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San Diego has long been well-versed in vice, dating back to when the Stingaree — now the Gaslamp District — was full of saloons, gambling dens, and women for rent.
By 1910, at least 143 hookers worked the Stingaree, and one bordello had 19 prostitutes on duty. Cops generally looked the other way with some notable exceptions, like the time they reportedly nabbed the mayor and police chief in a brothel raid.
Within a few years, however, the brothels began to vanish as prostitutes took to the streets. They remain there today, as we reported in our story earlier this week explaining why El Cajon Boulevard is San Diego’s hotspot for prostitution.
How did downtown lose its ladies of the evening to other parts of the city? Two reasons: high-minded reformers and low-cost automobiles.
The reformers came with the Progressive era, which brought us such things as food and drug regulations, the referendum and the recall and, in San Diego at least, free trash collection.
At the time, just about every city with more than 100,000 people had brothels. “These red-light districts were a fixture of this time and as visible and prevalent as horsedrawn carriages, bustles and large hats. Everybody knew where they were and where to go,” said Karen Abbott, author of “Sin in the Second City: Madams, Ministers, Playboys and the Battle for America’s Soul.”
San Diego’s population was only about 17,700 in 1900, but sailors provided a steady customer base, and brothels lined the streets in the Stingaree district around Third Avenue and I (Island) Street. The neighborhood was home to “bawdy houses” and dance halls dating back to at least the 1880s, as historian Richard Pourade wrote:
A graphic description of one dance hall in the “Stingaree” district was provided by a sleuth hired by The San Diego Union. This particular hall, when he visited it, was crowded with at least 400 persons, many of them “callow youth and balding rakes,” who sat around drinking beer and listening “to the alleged music of an alleged orchestra and feasting their eyes on the alleged charms of stage ‘daisies.'”
There was a stage at one end of the long hall and on the other side there was a long row of “private boxes” in the shape of a balcony from which “the gaudy women, scantily dressed, display themselves on the railings … and wave their handkerchiefs at the crowd below.”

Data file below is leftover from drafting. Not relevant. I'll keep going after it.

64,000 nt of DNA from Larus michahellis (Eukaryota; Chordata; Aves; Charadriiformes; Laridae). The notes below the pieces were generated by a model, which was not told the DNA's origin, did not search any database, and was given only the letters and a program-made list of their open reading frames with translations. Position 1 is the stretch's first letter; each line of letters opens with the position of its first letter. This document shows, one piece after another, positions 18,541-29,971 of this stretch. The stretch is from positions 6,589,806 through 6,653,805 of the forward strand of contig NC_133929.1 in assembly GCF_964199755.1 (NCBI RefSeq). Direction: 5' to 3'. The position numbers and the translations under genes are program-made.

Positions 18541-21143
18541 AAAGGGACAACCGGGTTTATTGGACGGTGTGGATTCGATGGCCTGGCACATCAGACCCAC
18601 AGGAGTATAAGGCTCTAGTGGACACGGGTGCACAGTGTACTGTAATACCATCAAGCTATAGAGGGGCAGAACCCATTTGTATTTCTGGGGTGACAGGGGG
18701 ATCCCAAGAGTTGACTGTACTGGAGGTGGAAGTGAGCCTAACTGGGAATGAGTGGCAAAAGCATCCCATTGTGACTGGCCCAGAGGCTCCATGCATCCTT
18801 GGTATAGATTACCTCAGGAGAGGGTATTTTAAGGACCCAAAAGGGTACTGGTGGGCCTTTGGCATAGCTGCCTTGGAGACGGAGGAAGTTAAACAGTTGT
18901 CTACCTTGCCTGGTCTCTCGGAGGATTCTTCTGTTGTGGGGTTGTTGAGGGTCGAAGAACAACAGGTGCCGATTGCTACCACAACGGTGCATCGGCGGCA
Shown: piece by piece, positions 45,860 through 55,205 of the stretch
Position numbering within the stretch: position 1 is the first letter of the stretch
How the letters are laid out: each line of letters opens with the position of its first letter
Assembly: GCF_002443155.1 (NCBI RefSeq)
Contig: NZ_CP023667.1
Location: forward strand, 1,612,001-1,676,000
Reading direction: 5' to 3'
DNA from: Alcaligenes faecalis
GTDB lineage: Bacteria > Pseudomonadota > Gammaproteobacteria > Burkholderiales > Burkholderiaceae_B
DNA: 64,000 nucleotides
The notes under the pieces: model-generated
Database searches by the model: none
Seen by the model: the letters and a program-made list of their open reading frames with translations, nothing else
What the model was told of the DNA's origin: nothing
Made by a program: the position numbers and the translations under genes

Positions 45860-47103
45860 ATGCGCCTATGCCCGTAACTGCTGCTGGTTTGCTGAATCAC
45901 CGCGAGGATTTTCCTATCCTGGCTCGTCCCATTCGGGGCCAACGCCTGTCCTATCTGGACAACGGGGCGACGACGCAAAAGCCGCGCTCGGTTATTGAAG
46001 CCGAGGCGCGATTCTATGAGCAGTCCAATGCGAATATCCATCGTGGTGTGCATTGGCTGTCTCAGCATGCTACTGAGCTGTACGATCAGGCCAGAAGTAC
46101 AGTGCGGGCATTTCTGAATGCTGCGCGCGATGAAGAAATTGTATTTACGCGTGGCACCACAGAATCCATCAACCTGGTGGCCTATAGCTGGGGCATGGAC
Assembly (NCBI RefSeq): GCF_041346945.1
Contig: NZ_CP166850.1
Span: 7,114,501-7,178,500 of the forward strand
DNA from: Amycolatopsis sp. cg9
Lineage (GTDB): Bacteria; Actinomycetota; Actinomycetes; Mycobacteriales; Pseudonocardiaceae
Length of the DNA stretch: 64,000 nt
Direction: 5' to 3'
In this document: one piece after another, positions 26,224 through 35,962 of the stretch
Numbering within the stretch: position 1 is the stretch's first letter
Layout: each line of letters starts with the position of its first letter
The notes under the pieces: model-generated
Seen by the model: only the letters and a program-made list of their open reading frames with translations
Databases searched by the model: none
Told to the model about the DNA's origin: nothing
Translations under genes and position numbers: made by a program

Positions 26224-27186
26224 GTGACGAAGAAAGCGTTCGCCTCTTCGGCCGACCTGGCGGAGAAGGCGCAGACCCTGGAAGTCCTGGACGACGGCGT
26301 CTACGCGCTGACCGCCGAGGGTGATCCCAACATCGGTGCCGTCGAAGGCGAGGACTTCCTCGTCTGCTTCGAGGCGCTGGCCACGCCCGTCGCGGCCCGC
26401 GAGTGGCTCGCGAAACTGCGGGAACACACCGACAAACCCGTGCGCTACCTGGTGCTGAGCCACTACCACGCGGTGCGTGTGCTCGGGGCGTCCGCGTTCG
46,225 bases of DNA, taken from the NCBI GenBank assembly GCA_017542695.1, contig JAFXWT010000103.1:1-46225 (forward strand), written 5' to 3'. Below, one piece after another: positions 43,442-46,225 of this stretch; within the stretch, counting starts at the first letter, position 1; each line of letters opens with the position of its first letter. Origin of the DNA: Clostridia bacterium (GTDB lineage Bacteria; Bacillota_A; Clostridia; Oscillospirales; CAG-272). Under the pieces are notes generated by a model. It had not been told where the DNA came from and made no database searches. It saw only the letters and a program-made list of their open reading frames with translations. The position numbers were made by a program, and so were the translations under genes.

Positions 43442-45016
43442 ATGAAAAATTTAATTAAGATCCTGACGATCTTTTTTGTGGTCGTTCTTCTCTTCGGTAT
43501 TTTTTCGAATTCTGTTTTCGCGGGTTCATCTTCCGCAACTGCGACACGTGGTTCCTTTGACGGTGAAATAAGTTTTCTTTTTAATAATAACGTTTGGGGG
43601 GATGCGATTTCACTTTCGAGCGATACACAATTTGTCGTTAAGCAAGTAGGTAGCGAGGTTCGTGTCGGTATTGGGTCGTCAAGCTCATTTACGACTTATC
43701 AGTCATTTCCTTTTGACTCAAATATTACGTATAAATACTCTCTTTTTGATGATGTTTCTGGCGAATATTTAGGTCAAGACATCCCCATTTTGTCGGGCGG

By the turn of 20th century, as historian Elizabeth MacPhail put it, “the oldest profession, thanks to the pawers that be, still flourished openly in San Diego.” (No word on whether the typo was on purpose.)
“Every city election that came along heard candidates promising to clean up the Stingaree; but after the election, the subject was dropped,” she wrote.
The Progressives, however, were serious. They didn’t believe in the idea of segregating vice districts to specific parts of town as a kind of “quarantine that would not harm the city as a whole,” Abbott said.
In 1912, a group of prominent citizens called for, as historian Clare V. McKanna, Jr., put it, “the closing of the red light district, the prevention of prostitution in hotels and boarding houses, the dissemination of knowledge on the health problems with venereal disease among prostitutes, and the protection of young people from such vices.”
Some worried about the effects of a crackdown. “The women will only go to infect another city,” warned Mrs. L.K. Lanier of the Shakespeare Club.
That they did. A 1912 newspaper headline read: “138 Are Arrested in Stingaree Raid/136 Promise to Leave City; Two Agree to Reform.”
|Newspaper coverage of 1912 prostitution raid in downtown’s Stingaree district.|
One of those arrested said: “I would like to be good again, but the world won’t let me. It must keep me as I am.”
San Diego’s prostitutes never left for good, however. Over the first decades of the 20th century, they moved from brothels to hotels, motels and private houses, although there were raids in the Stingaree as late as the 1930s.
The automobile helped: it allowed easy access to both privacy — the backseat is said to have helped spark the 20th century’s sexual revolution — and transportation.
Prostitutes, as author Abbott put it, “could make house calls.” And their local customers in the mid-century, like those traveling on San Diego’s main east-west thoroughfare, could find their way to them more easily.
And so the prostitution business moved to El Cajon Boulevard where, as our story showed this week, it’s never left.